Tuesday, 20 March 2012
Monday, 5 March 2012
I was first asked to make this cake for a Brazilian friend, who asked me if I knew about Brazilian pineapple cakes, which I didn't, so what better place to start?
I spent some time on Google researching, and it seemed that what she was looking for was a vanilla sponge, with a creamy coconut custard filling and fresh pineapple then piled with whipped cream. A good start, but me being me, I had to meddle.
The first time I made this cake, I followed the recipe I found online: the filling was made with condensed milk added to normal cow's milk or coconut milk, which was then cooked out with extra cornflour and egg yolks to make a nice thick filling. This was then sandwiched between a light vanilla sponge with fresh pineapple to make almost a dessert-style layer cake.
The result was nice, but I'm not a fan of the flavour of condensed milk, so this was the first thing I wanted to change. Secondly, the whipped cream topping was a non-starter. The cream that you buy in the states whips up to a much lighter and fluffier consistency, and isn't too heavy when piled on top of pies and cakes, but its not the same with our heavy (yet delicious) British cream.
After a few experiments, I changed the filling to a traditional thick english custard made with coconut cream, and instead of the whipped cream topping I made a coconut-flecked soft meringue topping, which turned out to be the best bit!
So here goes:
Brazilian Pineapple and Coconut Cake
Sponge - this is a very light sponge recipe, as it only uses egg whites.
|The original recipe, made with condensed milk, |
gave a slightly sloppy filling consistency!
400g plain flour
400g golden caster sugar
227g softened butter
5 tsp baking powder
1 tsp salt
180g egg whites
327g coconut milk
1 1/2 tsp vanilla essence
1 1/2 tsp coconut extract or Malibu!
Prepare 2 x 9" sandwich tins with butter and greaseproof paper. Preheat the oven to 175 degrees C.
Whisk the egg whites, 200ml coconut milk with the vanilla and coconut extract.
In a stand mixer, mix the dry ingredients on low speed for 30 seconds. This minimises the need to sift the dry ingredients and ensures the are well combined.
Add the softened butter and the remaining coconut milk and mix on low speed until the dry ingredients are moistened.
Remember to scrape the sides of the bowl down, then beat on high for 45 seconds.
Slowly add the remaining wet ingredients and beat well. until smooth. Divide the batter between the two sandwich tins and bake for 30-40 minutes or until a skewer inserted into the middle comes out clean.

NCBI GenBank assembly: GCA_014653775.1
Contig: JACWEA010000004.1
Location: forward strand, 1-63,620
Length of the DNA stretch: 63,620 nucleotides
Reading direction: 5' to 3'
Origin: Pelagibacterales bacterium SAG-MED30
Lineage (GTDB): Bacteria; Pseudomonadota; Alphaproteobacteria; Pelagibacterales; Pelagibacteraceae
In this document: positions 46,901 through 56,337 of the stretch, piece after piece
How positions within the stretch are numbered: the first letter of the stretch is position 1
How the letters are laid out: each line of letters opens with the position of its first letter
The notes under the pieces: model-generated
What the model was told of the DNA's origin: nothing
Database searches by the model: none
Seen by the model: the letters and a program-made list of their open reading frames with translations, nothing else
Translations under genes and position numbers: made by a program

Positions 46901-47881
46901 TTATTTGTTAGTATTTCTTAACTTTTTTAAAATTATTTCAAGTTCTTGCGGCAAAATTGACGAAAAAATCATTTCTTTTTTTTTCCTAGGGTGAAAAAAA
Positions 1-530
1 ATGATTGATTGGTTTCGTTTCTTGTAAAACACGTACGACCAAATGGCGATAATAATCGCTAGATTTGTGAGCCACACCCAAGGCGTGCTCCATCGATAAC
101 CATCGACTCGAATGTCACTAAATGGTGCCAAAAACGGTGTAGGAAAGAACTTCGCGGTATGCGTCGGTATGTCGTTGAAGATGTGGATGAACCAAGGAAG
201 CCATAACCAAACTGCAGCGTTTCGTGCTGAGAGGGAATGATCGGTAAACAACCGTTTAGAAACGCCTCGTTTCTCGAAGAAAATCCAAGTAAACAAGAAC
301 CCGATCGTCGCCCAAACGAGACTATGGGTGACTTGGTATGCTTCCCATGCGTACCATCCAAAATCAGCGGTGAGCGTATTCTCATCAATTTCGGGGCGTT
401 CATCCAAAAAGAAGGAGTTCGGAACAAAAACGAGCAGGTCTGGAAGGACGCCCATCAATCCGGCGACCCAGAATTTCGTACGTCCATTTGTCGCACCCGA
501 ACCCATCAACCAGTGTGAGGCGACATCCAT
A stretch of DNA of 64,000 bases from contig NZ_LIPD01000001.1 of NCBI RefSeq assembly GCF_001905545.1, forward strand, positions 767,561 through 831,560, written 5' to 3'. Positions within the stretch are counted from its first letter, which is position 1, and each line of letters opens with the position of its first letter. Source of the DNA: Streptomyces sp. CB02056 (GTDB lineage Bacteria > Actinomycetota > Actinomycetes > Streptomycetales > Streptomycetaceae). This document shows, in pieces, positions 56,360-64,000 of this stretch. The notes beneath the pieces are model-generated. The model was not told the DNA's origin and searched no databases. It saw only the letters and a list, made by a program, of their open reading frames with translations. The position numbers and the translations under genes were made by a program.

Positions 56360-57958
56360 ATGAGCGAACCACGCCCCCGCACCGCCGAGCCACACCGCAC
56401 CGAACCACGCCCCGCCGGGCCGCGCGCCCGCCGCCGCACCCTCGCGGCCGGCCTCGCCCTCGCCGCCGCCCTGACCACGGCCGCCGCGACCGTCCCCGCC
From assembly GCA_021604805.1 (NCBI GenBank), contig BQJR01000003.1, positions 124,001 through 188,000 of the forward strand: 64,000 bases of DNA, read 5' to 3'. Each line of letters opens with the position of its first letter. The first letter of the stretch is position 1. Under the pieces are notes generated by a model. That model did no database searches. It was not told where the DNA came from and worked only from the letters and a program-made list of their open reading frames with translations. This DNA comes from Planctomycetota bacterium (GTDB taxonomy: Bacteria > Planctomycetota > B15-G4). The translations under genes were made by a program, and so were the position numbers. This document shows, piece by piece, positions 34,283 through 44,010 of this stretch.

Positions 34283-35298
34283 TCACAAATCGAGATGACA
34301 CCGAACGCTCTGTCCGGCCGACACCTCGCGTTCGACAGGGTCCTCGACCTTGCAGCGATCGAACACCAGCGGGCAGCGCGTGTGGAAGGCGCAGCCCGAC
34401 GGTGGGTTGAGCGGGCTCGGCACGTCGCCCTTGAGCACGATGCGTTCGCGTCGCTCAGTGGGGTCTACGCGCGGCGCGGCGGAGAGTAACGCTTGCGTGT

Allow the cakes to cool slightly (they will shrink away from the sides of the tins) then cool completely on wire racks.
200ml coconut milk
90ml whole milk
2 egg yolks
55g golden caster sugar
15g plain flour
1/2 vanilla pod, seeds scraped out
1 tsp coconut extract or malibu
1 fresh pineapple, chopped into slices
Infuse the milks with the vanilla pod in a saucepan by bringing them to a simmer then remove from the heat. Mix the yolks with the sugar and flours and a few tablespoons of milk. Pour the hot milk over the yolk mix and combine well.
Pour the mixture into a clean saucepan and cook over a medium heat until very thick and boiling gently (stir all the time). Remove from the heat and add the coconut extract or malibu.
Allow to cool slightly before sandwiching the sponges together with the fresh pineapple.
Variation: the second time I made this I replaced the milk with fresh passionfruit juice and included some fresh rambutans along with the pineapple, total winner!
Topping - make this just before you use it:
200g egg whites (from 6-7 eggs)
320g white caster sugar
Combine all ingredients in a metal bowl and whisk for 5-7 minutes over a pan of boiling water until stiff peaks form. Whisk off the heat for a few minutes until the mixture is cool, then quickly which in 1 tsp vanilla extract.
Spoon on top of the assembled cake and decorate as you please! Finish with some fresh grated coconut.
WARNING - please do not under any creative circumstances be tempted to add any coconut, fresh or otherwise, before the meringue is completely stiff. The fats in the coconut will deflate your meringue and you will be left with a beautifully delicately flavoured coconut dribble.